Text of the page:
Is pickpocketing bad in Rome?
One of the greatest concerns to tourists in Rome – which can sometimes give this city a bad reputation – are the dreaded pickpockets. We’re not going to lie – Roman pickpockets are skilful and tourists are usually their target. However, by taking the right precautions, Rome can be a very safe city for tourists.
Mugging here is almost unheard-of, though obviously taking the kind of sensible precautions that you’d take in any other city is advisable (e.g. don’t wander around alone in dark alleyways in sketchy areas at night and so on).
Before we tell you how to avoid being a victim, here are a few things that they are known to do. They really are artful dodgers: every trick you’ve ever heard of, they’ve likely already thought of it and put it into action.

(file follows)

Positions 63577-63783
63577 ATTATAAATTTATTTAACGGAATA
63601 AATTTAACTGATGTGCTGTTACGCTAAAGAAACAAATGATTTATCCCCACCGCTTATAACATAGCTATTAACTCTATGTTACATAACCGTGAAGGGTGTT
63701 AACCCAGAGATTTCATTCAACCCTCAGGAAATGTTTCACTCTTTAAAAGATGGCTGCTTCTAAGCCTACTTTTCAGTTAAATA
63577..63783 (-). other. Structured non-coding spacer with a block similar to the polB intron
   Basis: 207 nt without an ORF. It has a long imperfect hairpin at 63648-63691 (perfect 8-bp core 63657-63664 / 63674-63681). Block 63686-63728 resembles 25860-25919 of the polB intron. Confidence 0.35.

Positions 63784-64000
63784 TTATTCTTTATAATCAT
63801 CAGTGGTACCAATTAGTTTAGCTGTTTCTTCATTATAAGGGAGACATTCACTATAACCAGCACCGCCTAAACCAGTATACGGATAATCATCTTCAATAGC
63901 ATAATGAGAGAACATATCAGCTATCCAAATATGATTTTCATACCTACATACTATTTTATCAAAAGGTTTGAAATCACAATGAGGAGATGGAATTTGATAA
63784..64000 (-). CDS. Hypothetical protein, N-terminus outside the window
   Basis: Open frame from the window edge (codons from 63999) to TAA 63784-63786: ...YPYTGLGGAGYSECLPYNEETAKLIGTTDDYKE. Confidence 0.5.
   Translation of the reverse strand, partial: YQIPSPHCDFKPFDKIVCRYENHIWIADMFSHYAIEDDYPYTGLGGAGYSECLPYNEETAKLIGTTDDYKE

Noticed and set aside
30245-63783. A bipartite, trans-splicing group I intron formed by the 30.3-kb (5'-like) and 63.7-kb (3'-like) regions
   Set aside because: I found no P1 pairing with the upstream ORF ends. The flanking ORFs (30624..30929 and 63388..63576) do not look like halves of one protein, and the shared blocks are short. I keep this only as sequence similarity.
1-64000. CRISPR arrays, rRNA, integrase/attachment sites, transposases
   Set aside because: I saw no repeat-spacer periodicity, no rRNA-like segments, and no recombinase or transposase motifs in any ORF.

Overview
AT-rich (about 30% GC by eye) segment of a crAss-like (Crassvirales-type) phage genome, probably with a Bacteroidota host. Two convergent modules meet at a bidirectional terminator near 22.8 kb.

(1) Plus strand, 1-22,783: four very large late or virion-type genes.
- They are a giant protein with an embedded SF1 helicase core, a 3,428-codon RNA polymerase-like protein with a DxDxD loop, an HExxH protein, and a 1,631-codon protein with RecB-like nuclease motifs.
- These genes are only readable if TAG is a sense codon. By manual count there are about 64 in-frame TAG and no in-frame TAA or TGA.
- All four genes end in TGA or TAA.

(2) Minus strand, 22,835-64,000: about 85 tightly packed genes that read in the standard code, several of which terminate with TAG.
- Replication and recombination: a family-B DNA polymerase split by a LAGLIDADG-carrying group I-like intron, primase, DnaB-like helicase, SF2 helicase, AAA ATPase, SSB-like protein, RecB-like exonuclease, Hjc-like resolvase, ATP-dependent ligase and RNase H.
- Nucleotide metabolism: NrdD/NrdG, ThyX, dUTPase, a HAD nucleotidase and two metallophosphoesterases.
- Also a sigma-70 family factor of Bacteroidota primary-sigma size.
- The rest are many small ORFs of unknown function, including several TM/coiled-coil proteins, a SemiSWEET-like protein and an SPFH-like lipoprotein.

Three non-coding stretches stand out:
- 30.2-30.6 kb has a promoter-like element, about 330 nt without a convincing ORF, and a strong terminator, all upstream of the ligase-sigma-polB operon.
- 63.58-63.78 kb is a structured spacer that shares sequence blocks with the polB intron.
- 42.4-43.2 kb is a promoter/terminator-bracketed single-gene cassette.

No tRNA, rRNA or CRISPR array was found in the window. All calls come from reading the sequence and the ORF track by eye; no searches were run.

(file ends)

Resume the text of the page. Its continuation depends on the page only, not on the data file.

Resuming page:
The other thing the wise tourist should understand is that they already know that behaviourally you’ll be taking precautions; their techniques are all about creating circumstances that are so disorienting that you let your guard down.
What are typical pickpocketing techniques in Rome?
- Gangs of kids running up and down the Metro carriage shouting and screaming and generally being a nuisance. While you look at them in outrage, someone else will be targeting tourists’ pockets and bags.
- Bugging you in the street to buy some trinkets or flowers while their accomplice grabs your wallet or bag. There is a rumor that occasionally a woman will throw a ‘baby’ at you (actually only a doll) and you react so instinctively to catch it that you become totally helpless, but I suspect this one is just a myth.
- Someone trips and falls while getting onto public transport. While you’re helping them up, their accomplice is taking your wallet or purse. This is often performed in tandem on the Metro, with the perpetrator already on the train and the ‘stuntman’ (or woman) waiting at the next station at a pre-arranged place on the platform so that they can ‘fall’ in the door next to their wingman.